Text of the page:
Money Crashers reports that bankruptcy can save you money, provide peace of mind and get you back on track, financially. However, it is not always the right step. In addition to having a huge impact on your credit score, it can be expensive. At Benjamin Brand, LLP, we often help our clients decide if bankruptcy is right for their circumstances.

    Filing Chapter 7, 11 or 13 can have long-term effects on many aspects of your life. You may not be able to buy a new car, get a mortgage or pass the background check for a new job. Unfortunately, waiting until you’re completely broke before declaring bankruptcy can also work against you. Here are some questions to ask yourself when the bills are piling up, and you’re not sure if bankruptcy is right for you.

    Do you know where your money goes?

    If you don’t follow a budget, you may not know where your money goes on payday. How much of it goes toward bills such as utilities and rent? How much goes towards food? Do you have a car that guzzles gas? Tracking your expenses by using a budget program can help you see where your money goes and shows you how to make small changes that can make a big difference.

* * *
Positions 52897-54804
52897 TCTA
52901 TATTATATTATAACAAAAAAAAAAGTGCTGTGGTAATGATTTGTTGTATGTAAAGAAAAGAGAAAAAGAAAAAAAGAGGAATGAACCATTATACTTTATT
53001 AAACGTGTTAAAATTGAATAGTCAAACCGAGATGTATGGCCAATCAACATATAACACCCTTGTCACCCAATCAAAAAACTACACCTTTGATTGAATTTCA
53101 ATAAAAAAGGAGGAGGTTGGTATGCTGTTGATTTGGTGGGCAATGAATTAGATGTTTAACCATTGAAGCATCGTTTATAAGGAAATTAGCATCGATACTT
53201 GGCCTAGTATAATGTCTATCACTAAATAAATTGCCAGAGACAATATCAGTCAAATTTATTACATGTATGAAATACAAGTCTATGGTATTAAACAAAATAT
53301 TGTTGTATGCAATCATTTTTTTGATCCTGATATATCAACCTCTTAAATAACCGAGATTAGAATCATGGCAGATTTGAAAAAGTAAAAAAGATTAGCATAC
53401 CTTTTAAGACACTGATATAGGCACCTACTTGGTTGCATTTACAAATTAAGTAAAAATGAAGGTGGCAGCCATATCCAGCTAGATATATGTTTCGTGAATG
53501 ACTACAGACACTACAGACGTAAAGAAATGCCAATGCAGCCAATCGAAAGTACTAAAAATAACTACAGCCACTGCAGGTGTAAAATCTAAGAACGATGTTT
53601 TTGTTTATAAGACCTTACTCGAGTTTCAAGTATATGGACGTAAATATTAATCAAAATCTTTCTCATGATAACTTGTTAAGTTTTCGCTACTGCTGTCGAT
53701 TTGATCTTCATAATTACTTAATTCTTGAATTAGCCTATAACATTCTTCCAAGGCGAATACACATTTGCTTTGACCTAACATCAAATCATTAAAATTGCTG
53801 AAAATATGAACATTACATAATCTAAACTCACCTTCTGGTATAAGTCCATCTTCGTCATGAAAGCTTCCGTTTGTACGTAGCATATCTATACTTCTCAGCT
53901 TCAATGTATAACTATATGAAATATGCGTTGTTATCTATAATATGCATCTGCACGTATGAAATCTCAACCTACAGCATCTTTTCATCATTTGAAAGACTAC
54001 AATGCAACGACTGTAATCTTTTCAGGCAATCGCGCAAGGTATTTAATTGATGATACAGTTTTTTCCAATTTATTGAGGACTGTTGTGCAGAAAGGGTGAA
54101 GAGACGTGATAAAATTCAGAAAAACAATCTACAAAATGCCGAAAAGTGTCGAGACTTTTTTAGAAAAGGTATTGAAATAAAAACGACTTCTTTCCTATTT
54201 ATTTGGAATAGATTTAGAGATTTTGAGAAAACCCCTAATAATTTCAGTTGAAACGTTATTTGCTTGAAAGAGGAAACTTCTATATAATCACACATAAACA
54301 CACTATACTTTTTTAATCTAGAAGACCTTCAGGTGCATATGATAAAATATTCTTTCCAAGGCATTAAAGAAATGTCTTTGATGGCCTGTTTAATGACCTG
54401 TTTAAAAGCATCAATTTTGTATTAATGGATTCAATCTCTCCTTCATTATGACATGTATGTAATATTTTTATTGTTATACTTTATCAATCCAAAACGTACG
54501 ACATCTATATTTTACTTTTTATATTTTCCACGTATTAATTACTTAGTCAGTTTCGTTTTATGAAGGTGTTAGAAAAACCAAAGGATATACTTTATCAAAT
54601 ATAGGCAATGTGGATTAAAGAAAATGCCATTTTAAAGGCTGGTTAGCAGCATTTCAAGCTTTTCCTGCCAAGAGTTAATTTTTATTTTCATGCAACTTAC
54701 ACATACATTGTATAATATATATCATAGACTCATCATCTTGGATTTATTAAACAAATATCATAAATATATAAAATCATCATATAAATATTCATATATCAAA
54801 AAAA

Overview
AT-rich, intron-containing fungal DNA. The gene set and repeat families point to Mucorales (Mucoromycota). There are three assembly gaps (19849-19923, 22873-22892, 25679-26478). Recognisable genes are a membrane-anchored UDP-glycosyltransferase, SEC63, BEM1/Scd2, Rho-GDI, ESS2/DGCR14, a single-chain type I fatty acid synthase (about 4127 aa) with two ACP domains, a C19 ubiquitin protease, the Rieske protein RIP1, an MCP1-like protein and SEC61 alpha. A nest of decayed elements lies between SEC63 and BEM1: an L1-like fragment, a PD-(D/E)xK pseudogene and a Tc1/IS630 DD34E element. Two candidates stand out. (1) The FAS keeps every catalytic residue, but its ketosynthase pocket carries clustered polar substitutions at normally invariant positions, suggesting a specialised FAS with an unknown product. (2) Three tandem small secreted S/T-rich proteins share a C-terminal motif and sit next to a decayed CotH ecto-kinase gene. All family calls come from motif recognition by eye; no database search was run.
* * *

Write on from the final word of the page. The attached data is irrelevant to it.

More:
Can you find the money another way?

    Picking up a second or third job may not be on your list of favorite things to do. If it’s temporary and it can help you get the breathing room you need, it may be worth it. Getting a part-time job and putting that paycheck toward bills can put a big dent in your debt.

    Is your situation temporary?